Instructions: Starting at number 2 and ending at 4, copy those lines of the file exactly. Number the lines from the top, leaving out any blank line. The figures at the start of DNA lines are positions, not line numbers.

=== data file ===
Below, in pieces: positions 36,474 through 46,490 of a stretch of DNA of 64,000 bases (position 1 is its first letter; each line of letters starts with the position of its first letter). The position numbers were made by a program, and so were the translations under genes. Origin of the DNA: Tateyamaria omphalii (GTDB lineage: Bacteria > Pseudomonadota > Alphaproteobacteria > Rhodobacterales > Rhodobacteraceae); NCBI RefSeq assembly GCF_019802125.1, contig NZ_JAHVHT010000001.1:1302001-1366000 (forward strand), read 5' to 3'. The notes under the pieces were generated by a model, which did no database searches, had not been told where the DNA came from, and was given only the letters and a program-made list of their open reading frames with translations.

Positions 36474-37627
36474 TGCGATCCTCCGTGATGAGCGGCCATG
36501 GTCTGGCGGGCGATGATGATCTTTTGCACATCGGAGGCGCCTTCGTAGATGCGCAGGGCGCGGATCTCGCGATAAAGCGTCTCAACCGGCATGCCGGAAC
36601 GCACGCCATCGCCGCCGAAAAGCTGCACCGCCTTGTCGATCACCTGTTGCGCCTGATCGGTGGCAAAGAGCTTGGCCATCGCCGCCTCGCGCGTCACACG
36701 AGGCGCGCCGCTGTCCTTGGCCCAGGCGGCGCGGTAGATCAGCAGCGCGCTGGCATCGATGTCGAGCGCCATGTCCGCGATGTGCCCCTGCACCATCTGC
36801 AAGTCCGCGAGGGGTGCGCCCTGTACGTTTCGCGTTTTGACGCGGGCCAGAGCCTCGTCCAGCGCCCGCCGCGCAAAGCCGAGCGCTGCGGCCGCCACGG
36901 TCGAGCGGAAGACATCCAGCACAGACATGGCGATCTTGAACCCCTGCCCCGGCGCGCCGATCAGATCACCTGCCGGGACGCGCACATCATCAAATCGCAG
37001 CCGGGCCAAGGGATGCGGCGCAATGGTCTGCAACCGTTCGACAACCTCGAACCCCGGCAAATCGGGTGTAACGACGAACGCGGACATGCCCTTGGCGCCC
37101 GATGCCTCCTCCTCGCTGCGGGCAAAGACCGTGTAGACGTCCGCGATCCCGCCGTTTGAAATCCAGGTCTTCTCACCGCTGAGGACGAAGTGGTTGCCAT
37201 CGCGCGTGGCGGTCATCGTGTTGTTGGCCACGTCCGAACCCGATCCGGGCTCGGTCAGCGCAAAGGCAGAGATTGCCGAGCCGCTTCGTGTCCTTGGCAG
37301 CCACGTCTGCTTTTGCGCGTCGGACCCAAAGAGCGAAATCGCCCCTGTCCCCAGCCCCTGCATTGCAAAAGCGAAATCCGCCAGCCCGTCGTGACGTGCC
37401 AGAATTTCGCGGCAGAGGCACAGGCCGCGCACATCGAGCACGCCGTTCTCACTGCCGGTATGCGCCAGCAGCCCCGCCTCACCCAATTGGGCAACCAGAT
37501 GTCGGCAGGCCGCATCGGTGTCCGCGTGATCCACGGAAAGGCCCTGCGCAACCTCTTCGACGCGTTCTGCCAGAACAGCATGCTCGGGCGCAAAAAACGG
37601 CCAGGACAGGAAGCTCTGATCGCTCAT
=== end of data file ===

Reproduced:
Positions 36474-37627
36474 TGCGATCCTCCGTGATGAGCGGCCATG
36501 GTCTGGCGGGCGATGATGATCTTTTGCACATCGGAGGCGCCTTCGTAGATGCGCAGGGCGCGGATCTCGCGATAAAGCGTCTCAACCGGCATGCCGGAAC